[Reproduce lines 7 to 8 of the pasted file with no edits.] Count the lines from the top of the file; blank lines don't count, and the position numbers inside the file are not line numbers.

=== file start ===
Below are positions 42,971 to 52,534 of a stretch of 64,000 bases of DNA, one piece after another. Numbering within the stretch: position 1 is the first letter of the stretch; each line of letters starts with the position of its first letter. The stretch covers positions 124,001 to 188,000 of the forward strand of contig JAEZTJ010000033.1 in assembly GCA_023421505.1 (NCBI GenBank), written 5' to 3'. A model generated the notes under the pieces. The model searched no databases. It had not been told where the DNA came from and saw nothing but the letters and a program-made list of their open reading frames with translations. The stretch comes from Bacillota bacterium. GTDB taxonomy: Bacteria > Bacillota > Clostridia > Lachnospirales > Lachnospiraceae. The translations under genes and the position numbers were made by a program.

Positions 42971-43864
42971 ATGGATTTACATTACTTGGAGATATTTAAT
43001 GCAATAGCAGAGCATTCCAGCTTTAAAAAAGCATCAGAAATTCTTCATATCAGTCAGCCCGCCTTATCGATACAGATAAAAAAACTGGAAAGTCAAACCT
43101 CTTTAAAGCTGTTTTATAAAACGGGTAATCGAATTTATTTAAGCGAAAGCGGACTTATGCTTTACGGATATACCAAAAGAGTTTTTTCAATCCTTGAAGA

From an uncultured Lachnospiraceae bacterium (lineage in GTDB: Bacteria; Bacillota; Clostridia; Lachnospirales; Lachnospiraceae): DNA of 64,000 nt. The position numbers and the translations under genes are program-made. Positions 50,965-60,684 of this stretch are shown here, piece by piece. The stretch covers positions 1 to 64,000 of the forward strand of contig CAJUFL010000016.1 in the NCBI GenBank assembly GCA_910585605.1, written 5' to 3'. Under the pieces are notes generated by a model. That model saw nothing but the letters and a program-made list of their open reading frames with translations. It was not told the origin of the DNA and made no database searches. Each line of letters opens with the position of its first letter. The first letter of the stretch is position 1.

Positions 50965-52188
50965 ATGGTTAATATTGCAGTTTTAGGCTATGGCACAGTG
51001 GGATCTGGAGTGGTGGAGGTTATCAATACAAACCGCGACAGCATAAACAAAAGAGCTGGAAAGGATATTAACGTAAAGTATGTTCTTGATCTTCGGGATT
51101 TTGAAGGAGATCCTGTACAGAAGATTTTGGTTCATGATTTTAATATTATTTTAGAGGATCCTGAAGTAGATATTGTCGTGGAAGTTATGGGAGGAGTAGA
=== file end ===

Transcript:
Positions 50965-52188
50965 ATGGTTAATATTGCAGTTTTAGGCTATGGCACAGTG